Challenging a will is complicated, expensive and time consuming. Legal advice should always be sought before doing so. Your lawyer can advise on the best ways to avoid future challenges to your will.
An estate may incur various expenses, including:
- Income tax: This will be payable on income earned by the estate until all the assets have been distributed.
- Legal fees: Lawyers’ costs for assisting the executor to obtain a grant and for Land Registry matters are set by a scale and will depend on the value of the estate. Your lawyer will advise you of this scale. Lawyers costs for other assistance in estate administration will be advised in advance and can be negotiated. When a will is contested, a successful claimant will generally have their costs paid from the estate. If a claim is unsuccessful, there is the risk that the claimant will have to pay some of the estates costs as well as their own costs.
- Executor’s commission: An executor is generally entitled to claim all costs and expenses incurred in administering the estate. An executor is not entitled to be paid unless this is stated in the will or the beneficiaries agree to the payment. The executor can also apply to the Supreme Court for an executor’s commission of up to 5 per cent of the value of the estate if the administration is particularly complex and time consuming.
- Trustee companies: Trustee companies are entitled to charge a commission of up to 5.5 per cent of the total value of the estate for administering the estate. They can charge up to 6.6 per cent on all income received by the estate. Each company publicises its rates and sometimes they can be negotiated.
- Some small estates may be administered by the Small Estates Office for a reduced fee. Generally, small estates are those which do not exceed $100,000, but you can speak to your lawyer for potential variations on this amount or phone (03) 9603 9296 for more information.
What a lawyer can do for you
A lawyer can give you an unbiased and objective opinion on how you should go about disposing of your estate and the procedure you need to follow. Your lawyer can:
- ensure compliance with legal requirements so your will is properly drawn up, correctly signed and witnessed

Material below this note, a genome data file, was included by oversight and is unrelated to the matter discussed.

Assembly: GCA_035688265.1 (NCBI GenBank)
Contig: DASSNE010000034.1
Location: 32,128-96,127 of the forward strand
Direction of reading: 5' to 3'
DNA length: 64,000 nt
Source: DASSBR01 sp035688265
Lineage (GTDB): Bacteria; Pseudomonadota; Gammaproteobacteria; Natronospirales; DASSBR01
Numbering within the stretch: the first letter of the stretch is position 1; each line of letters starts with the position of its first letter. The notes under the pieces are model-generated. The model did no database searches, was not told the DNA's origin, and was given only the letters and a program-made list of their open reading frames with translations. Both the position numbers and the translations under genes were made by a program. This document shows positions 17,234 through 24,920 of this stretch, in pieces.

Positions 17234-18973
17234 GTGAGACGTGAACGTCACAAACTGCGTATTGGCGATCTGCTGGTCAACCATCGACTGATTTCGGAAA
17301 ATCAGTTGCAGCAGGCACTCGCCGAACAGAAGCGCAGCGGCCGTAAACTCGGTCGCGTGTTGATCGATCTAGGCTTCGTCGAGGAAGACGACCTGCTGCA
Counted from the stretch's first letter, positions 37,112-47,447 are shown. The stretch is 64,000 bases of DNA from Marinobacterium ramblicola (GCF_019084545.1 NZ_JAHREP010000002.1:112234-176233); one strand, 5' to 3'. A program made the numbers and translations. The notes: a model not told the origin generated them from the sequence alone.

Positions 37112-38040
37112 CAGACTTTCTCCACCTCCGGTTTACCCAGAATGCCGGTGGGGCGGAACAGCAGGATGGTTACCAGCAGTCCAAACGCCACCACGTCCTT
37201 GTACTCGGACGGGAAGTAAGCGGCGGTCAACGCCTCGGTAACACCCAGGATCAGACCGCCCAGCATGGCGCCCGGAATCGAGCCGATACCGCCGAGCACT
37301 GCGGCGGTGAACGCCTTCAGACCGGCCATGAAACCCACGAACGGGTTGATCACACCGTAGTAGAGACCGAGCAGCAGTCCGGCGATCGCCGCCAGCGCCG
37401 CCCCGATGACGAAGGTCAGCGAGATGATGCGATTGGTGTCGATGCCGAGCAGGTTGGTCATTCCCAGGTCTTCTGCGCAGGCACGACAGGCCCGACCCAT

- ensure beneficiaries are provided for, for example, through the creation of a trust
- ensure your wishes are clearly expressed in the will and the will suits your situation and circumstances
- carry out a complete review of your assets , including assets that will not be affected by your will (such as jointly owned assets, discretionary trusts set up during your life-time, superannuation, private companies and guardianships) and advise you how to deal with them
- advise on testamentary trusts
- advise on whether your current will should be changed to reflect new circumstances
- advise whether your will could be contested and how you can prevent or reduce the chances of this occurring
- advise on whether you can make a claim from an estate and the likelihood of success;
- pursue a claim on your behalf
- advise on the role of an administrator
- represent your interests in relation to any court matter
- advise executors on their obligations under a will and pursuant to the law;
- advise on what happens where there is no executor
- provide advice where there appears to be an ambiguity in a will
- provide safe custody of your will free of charge
- provide ancillary services relating to advice on and preparation of powers of attorney.
Further information on this and more than 100 other legal topics is available online at www.liv.asn.au/For-the-Community/Find-a-Lawyer-Directories or by contacting your lawyer. If you do not have a lawyer, the LIV Find a Lawyer directory can connect you with the right lawyer for your needs. The Find a Lawyer directory includes:
- legal referral Service
- legal practices
- accredited specialists and mediators
- collaborative lawyers
- law associations
- notary publics
- legal organisations.